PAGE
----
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315 | let insert node = |
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316 | Queue.push node workset |
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317 | |
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318 | let repeat f = |
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319 | while not (Queue.is_empty workset) do |
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320 | f (Queue.pop workset) |
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321 | done |
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322 | |
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323 | end |
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324 | |
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325 | (* -------------------------------------------------------------------------- *) |
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326 | |
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327 | (* Signals. *) |
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328 | |
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329 | (* A node in the workset has no successors. (It can have predecessors.) In |
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330 | other words, a predecessor (an observer) of some node is never in the |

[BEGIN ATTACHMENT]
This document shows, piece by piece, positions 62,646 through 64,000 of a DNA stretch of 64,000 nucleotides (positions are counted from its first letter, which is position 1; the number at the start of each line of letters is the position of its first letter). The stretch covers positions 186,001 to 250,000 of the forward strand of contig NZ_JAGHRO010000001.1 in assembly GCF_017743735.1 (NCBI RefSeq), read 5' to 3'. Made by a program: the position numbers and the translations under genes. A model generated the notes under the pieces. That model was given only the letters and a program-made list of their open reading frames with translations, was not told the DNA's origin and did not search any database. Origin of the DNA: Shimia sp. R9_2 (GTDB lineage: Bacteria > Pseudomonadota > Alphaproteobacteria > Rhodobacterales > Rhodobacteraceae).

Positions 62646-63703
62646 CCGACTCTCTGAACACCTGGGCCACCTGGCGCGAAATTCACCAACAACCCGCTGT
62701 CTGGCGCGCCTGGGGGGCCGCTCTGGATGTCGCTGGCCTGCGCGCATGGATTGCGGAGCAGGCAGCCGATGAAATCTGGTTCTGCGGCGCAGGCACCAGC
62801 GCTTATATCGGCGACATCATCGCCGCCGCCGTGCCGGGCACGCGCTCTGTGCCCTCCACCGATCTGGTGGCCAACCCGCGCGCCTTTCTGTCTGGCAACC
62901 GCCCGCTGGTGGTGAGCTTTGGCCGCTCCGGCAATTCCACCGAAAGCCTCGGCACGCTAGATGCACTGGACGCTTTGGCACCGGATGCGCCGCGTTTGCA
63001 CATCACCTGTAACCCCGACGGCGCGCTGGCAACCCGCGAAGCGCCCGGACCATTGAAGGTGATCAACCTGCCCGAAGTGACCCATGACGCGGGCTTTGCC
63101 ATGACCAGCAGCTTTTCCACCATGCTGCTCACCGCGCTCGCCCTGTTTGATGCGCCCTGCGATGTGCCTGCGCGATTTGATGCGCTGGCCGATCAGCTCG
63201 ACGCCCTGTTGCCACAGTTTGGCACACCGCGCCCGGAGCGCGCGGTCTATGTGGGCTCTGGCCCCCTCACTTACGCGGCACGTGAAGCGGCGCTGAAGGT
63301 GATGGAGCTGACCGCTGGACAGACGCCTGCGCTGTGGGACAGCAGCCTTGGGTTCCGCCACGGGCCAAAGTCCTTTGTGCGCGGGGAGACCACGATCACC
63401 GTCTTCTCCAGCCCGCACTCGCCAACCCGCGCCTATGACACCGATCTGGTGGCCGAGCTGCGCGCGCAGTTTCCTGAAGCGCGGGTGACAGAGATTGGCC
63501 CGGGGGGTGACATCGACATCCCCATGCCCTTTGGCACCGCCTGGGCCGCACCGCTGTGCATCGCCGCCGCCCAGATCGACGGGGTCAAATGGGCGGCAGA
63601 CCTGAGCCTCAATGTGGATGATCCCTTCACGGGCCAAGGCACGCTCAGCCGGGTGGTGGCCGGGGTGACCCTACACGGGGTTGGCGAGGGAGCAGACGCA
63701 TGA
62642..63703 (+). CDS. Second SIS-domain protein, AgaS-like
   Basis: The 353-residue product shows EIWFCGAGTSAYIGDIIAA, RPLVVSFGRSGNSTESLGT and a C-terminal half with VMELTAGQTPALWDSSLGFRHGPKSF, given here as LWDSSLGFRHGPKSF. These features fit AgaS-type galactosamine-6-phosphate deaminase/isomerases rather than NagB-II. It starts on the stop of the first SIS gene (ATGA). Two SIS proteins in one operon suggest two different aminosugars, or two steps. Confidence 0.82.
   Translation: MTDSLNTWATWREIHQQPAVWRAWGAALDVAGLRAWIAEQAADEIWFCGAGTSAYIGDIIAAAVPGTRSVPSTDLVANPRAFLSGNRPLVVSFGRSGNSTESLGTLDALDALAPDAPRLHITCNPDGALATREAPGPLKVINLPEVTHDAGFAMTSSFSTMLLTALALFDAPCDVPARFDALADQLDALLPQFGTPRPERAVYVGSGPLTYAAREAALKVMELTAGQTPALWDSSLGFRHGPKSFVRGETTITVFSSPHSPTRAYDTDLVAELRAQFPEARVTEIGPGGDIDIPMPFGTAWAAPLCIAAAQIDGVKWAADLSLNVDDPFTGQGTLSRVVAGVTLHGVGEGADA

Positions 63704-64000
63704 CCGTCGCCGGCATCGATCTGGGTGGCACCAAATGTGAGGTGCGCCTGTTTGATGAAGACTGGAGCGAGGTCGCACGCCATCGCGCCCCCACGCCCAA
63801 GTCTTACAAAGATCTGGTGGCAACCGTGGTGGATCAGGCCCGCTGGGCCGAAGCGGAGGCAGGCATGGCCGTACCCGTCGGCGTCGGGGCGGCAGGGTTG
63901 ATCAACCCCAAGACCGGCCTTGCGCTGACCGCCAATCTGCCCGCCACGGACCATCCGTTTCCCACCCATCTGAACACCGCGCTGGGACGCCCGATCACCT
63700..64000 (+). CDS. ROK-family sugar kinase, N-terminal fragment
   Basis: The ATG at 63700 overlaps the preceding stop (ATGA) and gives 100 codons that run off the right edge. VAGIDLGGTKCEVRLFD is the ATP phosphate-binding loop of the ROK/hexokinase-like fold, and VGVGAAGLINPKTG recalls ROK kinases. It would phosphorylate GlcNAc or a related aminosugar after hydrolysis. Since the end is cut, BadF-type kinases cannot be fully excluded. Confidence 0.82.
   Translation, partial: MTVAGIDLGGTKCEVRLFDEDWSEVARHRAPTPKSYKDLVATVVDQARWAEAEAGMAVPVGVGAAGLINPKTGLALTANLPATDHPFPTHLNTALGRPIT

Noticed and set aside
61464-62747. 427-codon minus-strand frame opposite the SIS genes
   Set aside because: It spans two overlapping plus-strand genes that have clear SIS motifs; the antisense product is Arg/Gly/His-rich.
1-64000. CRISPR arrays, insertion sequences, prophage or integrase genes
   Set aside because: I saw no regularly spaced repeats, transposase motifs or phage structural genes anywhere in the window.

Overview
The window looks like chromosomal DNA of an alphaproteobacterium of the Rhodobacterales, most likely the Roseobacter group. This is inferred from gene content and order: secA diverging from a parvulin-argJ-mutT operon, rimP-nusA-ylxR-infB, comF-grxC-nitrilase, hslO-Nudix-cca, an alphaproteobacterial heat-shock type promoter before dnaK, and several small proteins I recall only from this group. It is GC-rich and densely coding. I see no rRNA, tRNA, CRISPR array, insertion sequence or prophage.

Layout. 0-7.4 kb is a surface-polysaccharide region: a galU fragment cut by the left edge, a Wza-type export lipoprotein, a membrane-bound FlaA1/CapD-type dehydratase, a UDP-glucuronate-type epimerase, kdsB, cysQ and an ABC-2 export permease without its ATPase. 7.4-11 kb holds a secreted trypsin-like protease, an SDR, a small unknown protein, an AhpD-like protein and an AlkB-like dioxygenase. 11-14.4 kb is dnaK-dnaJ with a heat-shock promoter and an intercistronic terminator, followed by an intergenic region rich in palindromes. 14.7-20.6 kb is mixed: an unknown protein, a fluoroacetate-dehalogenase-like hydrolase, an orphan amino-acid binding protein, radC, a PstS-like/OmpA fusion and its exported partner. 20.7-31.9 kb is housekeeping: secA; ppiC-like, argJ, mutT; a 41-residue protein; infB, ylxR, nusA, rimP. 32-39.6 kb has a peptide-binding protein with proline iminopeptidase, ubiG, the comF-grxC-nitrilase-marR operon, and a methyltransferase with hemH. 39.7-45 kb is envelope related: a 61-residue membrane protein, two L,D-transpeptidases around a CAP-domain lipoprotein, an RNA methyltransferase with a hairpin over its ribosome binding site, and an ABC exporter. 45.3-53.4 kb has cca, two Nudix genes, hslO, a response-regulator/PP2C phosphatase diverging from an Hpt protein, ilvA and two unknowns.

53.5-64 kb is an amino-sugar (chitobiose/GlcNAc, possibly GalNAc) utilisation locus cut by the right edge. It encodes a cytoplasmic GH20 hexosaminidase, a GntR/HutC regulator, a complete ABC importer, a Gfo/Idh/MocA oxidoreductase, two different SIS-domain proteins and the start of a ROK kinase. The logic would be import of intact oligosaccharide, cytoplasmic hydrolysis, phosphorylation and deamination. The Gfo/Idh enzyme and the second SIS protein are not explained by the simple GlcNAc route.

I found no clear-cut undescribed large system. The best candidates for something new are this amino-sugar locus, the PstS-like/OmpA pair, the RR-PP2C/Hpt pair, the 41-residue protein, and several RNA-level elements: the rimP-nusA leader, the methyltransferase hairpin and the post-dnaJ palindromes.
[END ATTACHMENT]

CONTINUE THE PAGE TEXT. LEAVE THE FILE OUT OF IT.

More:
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331 | workset. Furthermore, a node never appears twice in the workset. *) |
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332 | |
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333 | (* When a variable broadcasts a signal, all of its predecessors (observers) |
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334 | receive the signal. Any variable that receives the signal loses all of its |
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335 | successors (that is, it ceases to observe anything) and is inserted into |
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336 | the workset. This preserves the above invariant. *) |
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337 | |
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338 | let signal subject = |
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339 | OcamlList.iter (fun observer -> |
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340 | Graph.clear_successors observer; |
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341 | Workset.insert observer |
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342 | ) (Graph.predecessors subject) |
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343 | (* At this point, [subject] has no predecessors. This plays no role in |
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344 | the correctness proof, though. *) |
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345 | |
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346 | (* -------------------------------------------------------------------------- *) |
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347 | |
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348 | (* Tables. *) |
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349 | |
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350 | (* The permanent table maps variables that have reached a fixed point |
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351 | to properties. It persists forever. *) |
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352 | |